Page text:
The Joy Formidable Trees April 29, 2013
Taking the stage around 9:30, the Joy Formidable came out one at a time, starting with drummer Matt Thomas, who threw his enthusiasm at the crowd before sitting behind a picturesque kit, complete with gong. The kit was positioned on the right edge of the stage and oriented to give him a view of his mates, and the audience a good view of him as performer. After taking up a beat, he was joined by bassist Rhydian Dafydd, who saluted the crowd with beer in hand before strapping on a war-torn Fender Jaguar bass. Any finally out came Bryan, wearing a dress with what at first appears to be a sheriff's badge. Greeting the crowd warmly, she took up the first of what seems like a bottomless supply of Fenders and kicked the band into "Cholla" off the new album.
Joy Formidable's staging is impressive, with a full video backdrop and a wolf's head silhouette that can, when the mood is right, glow or flash with LEDs. There is room to move on the stage, which is important since Bryan will spend a fair amount of time whirling like a dervish when not singing into her light-draped mike. All in all, a great start and a presence that is stage-ready for a much larger room.
If you like this story, consider signing up for our email newsletters.
SHOW ME HOW
You have successfully signed up for your selected newsletter(s) - please keep an eye on your mailbox, we're movin' in!
There were some nice little flourishes during the show, as when a reading from Longfellows's The Arrow and the Song started Little Blimp, for me one of the better songs on Wolf's Law.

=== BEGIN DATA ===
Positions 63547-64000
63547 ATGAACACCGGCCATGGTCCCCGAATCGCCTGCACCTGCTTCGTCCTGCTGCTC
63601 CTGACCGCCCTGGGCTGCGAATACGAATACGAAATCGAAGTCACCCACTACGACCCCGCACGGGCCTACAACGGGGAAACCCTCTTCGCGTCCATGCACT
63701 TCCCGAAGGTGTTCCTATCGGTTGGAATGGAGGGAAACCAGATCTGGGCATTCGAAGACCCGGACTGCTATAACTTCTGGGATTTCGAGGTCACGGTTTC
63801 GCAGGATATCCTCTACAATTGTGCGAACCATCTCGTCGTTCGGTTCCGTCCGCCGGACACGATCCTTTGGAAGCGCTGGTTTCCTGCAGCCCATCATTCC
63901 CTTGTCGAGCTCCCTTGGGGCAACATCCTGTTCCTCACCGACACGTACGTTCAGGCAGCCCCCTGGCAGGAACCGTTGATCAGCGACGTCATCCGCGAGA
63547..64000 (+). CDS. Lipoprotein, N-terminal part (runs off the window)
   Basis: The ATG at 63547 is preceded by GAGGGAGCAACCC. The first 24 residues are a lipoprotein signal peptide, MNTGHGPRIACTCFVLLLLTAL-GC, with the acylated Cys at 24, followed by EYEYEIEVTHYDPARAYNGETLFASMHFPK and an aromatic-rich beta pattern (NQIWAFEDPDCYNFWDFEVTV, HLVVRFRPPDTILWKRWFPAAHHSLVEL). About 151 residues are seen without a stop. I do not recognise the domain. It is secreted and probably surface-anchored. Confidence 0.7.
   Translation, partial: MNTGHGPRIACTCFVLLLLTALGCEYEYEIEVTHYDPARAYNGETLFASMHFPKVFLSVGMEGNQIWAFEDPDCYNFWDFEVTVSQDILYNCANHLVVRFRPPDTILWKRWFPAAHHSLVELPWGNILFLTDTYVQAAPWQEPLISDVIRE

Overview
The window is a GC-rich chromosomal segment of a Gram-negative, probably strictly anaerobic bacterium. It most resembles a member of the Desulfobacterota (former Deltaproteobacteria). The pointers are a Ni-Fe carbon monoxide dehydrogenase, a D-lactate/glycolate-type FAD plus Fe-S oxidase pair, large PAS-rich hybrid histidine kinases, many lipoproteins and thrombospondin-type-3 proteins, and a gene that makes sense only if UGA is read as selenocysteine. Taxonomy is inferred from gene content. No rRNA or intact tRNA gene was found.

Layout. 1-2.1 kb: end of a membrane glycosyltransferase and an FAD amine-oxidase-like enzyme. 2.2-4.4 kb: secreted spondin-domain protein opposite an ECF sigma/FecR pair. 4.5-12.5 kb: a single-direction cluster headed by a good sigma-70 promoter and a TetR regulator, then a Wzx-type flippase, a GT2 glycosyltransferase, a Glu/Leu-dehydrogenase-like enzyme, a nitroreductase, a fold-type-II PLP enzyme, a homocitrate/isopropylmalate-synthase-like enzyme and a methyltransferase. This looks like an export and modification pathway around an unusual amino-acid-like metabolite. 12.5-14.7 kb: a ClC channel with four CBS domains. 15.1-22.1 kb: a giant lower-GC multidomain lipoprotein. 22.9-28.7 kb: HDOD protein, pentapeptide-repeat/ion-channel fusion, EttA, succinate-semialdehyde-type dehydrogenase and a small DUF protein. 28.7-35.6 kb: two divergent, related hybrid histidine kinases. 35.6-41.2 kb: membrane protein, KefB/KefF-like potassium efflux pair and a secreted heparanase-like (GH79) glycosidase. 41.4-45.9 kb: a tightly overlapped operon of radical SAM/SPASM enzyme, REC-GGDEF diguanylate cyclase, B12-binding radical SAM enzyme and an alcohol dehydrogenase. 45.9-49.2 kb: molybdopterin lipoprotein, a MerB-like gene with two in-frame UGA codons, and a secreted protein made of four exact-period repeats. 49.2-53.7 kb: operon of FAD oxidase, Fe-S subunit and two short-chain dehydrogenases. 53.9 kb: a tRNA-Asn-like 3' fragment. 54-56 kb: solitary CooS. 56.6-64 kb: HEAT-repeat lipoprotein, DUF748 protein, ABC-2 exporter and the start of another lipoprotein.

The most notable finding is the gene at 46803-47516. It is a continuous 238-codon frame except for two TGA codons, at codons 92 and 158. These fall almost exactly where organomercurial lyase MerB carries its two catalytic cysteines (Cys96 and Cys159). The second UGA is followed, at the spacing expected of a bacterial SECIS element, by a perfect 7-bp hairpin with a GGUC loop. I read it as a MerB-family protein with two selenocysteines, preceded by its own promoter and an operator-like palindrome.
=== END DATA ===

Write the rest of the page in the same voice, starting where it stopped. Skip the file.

Still, there wasn't much that felt spontaneous or true. This is a band that is maniacal in its ambition to win you over. Polished, completely calculating, choreographed, with Bryan alternating between a grin that had my jaws aching after a bit, or a surprised "oh" when she tossed off a fuzzy lick on her guitar. The sound was a bit muddy, so on the occasions she tried to whip the crowd up with a bit of between-song banter, no one around me could actually understand a word.
The set was a bit more than an hour, with the songs pretty balanced between the band's two albums. During the acoustic "Silent Treatment" Dafyyd played a deft guitar while Bryan sang in a voice that, in this more quiet setting sounded surprising like Edie Brickell. The turnout for this Welch power-pop trio was pretty good for a Monday night. The band created some real buzz when they came through town as part of the EDGE Christmas show this past December. January's release of their second album, Wolf's Law, built on that. And a quick search for the band shows countless pictures of the pixie-ish Ritzy Bryan with a blunt haircut obviously tearing up her guitar with gusto. So the room was comfortably full.
All in all, the band was bent on entertaining, more so than actually performing. The goal was achieved, but with all the sweetness and satisfaction of a bite of cotton candy.